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WHAT YOU NEED TO KNOW:
Electroconvulsive therapy (ECT) is a treatment that sends a small electric current to your brain to cause a seizure. The seizure affects the chemicals in your brain, which may make your brain cells work better. ECT is used to treat certain conditions, such as depression, that do not get better after medicines or other therapies have been tried.
- Antidepressants: You may be given this medicine to help decrease or prevent symptoms of depression.
- Take your medicine as directed. Contact your healthcare provider if you think your medicine is not helping or if you have side effects. Tell him of her if you are allergic to any medicine. Keep a list of the medicines, vitamins, and herbs you take. Include the amounts, and when and why you take them. Bring the list or the pill bottles to follow-up visits. Carry your medicine list with you in case of an emergency.
Follow up with your healthcare provider as directed:
Write down your questions so you remember to ask them during your visits.
Memory loss and headaches:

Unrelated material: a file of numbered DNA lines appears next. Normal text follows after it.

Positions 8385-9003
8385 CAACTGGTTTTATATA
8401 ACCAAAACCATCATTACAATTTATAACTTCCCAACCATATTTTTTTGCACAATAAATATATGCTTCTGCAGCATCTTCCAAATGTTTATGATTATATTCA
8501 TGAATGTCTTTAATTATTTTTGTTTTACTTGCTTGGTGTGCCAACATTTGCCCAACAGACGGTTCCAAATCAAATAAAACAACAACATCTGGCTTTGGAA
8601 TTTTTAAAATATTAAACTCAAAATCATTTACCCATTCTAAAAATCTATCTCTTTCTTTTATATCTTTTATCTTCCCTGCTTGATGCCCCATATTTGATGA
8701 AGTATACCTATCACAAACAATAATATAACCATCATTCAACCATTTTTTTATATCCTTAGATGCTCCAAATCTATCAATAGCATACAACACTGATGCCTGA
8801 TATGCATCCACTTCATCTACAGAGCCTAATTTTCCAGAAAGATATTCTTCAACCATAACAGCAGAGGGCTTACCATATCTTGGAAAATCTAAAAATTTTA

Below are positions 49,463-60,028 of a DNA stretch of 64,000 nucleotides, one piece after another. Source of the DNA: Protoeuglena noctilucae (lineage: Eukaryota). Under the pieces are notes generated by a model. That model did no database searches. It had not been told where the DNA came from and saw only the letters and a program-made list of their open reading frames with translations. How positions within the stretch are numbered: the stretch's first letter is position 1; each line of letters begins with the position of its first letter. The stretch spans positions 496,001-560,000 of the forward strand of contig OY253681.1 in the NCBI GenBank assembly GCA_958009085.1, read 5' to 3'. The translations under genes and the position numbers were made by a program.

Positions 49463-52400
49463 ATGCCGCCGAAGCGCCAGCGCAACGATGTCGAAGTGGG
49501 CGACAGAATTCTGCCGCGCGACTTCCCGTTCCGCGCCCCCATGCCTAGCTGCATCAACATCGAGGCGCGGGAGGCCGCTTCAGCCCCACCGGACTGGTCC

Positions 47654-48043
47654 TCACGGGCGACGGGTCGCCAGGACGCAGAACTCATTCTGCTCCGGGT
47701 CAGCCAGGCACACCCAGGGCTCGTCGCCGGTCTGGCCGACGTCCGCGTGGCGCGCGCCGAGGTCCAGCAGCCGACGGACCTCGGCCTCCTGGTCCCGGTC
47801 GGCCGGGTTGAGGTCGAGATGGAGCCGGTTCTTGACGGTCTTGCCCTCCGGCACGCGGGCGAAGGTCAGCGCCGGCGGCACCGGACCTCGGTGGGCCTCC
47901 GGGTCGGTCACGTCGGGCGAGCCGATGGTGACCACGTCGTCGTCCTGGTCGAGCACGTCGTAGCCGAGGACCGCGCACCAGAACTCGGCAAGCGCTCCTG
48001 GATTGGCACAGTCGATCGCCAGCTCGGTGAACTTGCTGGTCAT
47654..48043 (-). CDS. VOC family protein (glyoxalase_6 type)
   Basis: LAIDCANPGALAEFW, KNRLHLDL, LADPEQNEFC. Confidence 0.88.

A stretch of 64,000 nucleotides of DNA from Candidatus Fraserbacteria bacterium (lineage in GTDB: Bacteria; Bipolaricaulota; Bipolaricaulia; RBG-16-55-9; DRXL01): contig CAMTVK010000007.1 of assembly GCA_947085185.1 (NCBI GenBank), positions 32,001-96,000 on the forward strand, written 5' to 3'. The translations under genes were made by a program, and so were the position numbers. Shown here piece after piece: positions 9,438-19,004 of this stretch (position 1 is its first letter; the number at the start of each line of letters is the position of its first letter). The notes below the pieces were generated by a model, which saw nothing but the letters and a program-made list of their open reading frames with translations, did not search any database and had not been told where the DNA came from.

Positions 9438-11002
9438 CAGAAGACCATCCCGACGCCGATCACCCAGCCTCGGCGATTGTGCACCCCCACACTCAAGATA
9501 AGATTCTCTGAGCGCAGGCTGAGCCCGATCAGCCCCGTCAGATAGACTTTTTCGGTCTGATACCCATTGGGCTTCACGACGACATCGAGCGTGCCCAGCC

- ECT may cause memory loss and confusion. Your confusion may go away in a short time, such as 1 hour after your treatment. You may lose your memory for 1 to 3 weeks, and some memories may be lost forever.
- You may also get a headache after an ECT treatment. These headaches usually only last a short time. If you have a headache after ECT, ask your healthcare provider for medicine to make it go away. If more ECT treatments are planned for you, ask the healthcare provider to give you medicine before the treatments to help prevent headaches.
- There is a greater chance that you will fall after ECT treatments. Ask someone to help you when you want to stand up or walk. Ask your healthcare provider for more information on how to prevent falls.
Contact your healthcare provider if:
- You have severe pain in your back or neck.
- You have questions or concerns about your condition or care.
Return to the emergency department if:
- You have a fever.
- You have a severe headache that does not get better, even after you take medicine to treat it.
- You have a stiff neck or trouble thinking clearly.
- You have feelings of guilt or hopelessness, or thoughts of hurting or killing yourself or others.
- You have shortness of breath, chest pain, or a fast heartbeat.
Always consult your healthcare provider to ensure the information displayed on this page applies to your personal circumstances.